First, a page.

Were you one of those people who, when One Hot Minute was reaching platinum status, still wondered “Where the hell are the Red Hot Chili Peppers?” The fact is that for a while, namely between the albums Blood Sugar Sex Magic and Californication, the ever-so-funky kings of cool lost their funk. Not surprisingly, between those two albums the Chili Peppers’ ace guitarist John Frusciante was also missing. But the absent guitarist suffered more than the band h e left behind; Frusciante spent those years teetering between revered artist and opiated addict.
Yet even while his former bandmates feared for his life, Frusciante managed to practice for a rumored fifteen hours a day. He even self produced two solo albums. Since that time, though, Frusciante has gone sober, rejoined his former band, helped RHCP secure a sort of Second Coming, and produced another solo album, this one called To Record Only Water for Ten Days.
If his first two solo albums were overly conceptual and intangibly artistic, his third is the product of attempting to quell that criticism. Imagine the voice of your kid brother in the car trying to sing along with Bob Dylan, but playing the guitar like… well, John Frusciante.
The fact is that Frusciante’s guitar has a distinct prescence, and lifts the album to a height that his voice and lyrics shouldn’t even attempt to reach. To Record is at its best in “Ramparts,” an instrumenta, and “In Rime,” where Frusciante highly distorts his falsetto tone so it sounds like something other than his voice. To that end, he uses the vocals as a disonant instrument, but that does not mean it adds positively to an album driven by an overwhelming number of disonantly mixed instruments.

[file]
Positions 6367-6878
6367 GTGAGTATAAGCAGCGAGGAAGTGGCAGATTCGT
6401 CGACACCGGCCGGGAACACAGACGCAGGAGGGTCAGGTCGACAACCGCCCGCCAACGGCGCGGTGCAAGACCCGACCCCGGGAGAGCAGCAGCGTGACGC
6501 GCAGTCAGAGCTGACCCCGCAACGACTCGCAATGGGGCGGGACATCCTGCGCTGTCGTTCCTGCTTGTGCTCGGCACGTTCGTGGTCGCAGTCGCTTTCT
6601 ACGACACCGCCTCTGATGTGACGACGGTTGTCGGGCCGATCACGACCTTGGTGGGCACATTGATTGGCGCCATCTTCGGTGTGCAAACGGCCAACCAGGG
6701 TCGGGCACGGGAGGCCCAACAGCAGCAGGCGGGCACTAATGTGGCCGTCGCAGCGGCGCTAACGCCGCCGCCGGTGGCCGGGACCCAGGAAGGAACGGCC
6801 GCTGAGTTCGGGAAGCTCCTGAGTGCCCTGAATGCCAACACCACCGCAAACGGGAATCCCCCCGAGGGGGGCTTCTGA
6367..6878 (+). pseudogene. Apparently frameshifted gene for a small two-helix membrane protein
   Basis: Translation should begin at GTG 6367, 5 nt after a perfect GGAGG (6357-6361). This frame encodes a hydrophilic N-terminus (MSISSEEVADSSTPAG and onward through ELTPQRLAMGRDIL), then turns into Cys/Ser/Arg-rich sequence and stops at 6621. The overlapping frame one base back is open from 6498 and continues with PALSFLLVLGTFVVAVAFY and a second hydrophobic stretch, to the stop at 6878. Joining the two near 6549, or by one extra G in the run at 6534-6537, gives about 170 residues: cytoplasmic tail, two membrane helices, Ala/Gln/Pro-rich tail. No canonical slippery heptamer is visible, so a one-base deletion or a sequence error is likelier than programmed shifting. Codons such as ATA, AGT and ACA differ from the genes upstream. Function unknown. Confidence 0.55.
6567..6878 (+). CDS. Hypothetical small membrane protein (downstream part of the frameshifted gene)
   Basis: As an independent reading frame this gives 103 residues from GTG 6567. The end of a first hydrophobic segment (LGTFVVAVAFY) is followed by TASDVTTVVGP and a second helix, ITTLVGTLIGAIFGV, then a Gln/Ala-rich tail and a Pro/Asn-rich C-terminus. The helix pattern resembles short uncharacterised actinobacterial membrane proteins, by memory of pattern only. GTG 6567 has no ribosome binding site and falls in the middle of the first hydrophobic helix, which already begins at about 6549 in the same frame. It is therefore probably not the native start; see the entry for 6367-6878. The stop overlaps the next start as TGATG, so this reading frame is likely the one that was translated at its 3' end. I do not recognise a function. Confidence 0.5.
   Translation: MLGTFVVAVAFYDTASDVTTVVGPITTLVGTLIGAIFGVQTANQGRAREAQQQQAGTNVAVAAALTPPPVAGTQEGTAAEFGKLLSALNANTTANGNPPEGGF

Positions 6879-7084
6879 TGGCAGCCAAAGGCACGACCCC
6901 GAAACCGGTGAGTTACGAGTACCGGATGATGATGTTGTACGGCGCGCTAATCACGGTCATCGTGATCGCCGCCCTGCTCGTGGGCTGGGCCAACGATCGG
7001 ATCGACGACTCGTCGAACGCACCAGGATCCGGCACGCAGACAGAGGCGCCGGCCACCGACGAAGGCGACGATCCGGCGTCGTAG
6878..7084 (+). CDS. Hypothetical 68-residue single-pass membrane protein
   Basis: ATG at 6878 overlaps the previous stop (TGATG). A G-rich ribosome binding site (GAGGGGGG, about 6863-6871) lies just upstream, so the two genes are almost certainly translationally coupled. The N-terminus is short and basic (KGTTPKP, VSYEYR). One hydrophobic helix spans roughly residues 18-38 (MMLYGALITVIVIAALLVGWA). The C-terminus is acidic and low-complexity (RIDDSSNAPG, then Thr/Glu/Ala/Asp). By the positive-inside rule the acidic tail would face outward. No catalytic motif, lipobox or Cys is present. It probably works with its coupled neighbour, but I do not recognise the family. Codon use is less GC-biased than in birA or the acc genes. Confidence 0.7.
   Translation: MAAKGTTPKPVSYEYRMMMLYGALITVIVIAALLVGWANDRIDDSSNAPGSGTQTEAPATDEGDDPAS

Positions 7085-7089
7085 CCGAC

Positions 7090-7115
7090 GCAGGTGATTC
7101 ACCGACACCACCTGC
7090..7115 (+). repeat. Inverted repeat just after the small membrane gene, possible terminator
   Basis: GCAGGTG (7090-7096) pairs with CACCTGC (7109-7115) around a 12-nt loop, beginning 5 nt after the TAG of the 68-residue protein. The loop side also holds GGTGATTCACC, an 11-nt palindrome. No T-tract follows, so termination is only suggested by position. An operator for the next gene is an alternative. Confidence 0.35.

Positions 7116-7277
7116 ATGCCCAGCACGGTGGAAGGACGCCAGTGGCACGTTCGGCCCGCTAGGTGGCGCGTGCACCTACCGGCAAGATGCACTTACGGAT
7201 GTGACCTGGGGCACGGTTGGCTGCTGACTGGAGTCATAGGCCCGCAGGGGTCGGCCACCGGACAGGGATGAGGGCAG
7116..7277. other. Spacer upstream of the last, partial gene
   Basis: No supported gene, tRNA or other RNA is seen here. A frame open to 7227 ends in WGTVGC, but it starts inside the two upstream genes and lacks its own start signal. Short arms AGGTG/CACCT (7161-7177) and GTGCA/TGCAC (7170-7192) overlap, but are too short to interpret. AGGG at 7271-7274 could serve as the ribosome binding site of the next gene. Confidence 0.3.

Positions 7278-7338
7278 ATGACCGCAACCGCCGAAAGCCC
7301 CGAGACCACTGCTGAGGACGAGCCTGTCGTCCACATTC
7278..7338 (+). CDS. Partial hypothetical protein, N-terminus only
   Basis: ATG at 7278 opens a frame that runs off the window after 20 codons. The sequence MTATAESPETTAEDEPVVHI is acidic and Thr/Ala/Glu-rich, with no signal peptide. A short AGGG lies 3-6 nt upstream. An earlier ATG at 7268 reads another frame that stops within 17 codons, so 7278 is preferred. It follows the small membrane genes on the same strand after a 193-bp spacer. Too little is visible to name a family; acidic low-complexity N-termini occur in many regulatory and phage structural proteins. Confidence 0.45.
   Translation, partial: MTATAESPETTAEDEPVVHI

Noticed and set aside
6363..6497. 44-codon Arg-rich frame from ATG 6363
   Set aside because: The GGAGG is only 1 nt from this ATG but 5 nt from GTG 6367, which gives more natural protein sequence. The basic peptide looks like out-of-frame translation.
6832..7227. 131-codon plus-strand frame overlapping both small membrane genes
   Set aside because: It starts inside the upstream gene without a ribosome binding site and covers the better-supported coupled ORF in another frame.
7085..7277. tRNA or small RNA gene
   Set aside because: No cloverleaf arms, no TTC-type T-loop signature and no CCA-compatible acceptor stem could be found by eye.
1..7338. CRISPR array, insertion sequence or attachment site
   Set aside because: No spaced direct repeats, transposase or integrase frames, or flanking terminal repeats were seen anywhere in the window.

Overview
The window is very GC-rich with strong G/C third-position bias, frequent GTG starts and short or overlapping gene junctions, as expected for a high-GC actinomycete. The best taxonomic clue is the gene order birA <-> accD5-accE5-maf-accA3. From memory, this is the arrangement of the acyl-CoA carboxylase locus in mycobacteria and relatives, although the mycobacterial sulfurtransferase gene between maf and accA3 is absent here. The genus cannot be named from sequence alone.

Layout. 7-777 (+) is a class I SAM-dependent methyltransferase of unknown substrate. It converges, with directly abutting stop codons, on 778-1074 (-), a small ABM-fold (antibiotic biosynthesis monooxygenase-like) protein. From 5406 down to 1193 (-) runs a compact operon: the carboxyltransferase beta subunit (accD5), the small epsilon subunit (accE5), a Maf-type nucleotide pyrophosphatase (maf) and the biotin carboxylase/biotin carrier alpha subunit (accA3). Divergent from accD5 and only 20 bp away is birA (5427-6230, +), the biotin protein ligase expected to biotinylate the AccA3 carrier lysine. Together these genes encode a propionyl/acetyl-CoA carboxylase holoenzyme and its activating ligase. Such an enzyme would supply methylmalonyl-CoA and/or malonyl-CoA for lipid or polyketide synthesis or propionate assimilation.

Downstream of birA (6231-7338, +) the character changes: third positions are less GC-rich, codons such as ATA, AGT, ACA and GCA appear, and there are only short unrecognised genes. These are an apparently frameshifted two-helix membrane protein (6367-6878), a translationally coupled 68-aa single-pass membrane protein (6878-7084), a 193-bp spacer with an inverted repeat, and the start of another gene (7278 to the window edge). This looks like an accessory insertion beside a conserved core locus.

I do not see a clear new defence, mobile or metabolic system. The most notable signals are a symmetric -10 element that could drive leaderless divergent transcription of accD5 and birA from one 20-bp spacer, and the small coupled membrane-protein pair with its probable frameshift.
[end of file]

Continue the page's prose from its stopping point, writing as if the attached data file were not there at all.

For example, “Wind Up Space” sounds as if it were recorded completely through the fuzz setting of an amplifier. Fortunately, the music behind the vocals in other songs is slightly more subtle. “Murderers,” arguably the album’s best cut, features an acoustic guitar under a brilliantly structured series of riffs: this is the Frusciante that one expects upon buying the album. This is the Frusciante that performed for only twenty minutes to win a spot with RHCP.
Unfortunately, this is also the Frusciante whose album continues into the next song “Invisible Moment” with a dizzying sparsity that seems to be en route to come unglued by the song’s end. And while some listeners may consider his lyrics “deep” and “really far out,” the lyrics actually disintegrate into a fluffy stream of conscious in almost every song. In “Someone’s,” Frusciante postulates: “Someone’s waiting to fly with me/ Someone’s saying goodbye every time she says hello/ Cuz they both connect no one with somebody.” And contrary to pop culture’s conventional wisdom, strings of specious non-sequiters are not something that constitutes poetry. In “Remain,” he sings: “And when you reach that point/ You’re a wall/ And when you bleed sight/ You receive a call.”
This sort of opiated imagery attempts to carry the album, but it is ultimately the masterful guitar and the album’s well planned rhythm tracks that save it from destruction.
Archived article by Ari Fontecchio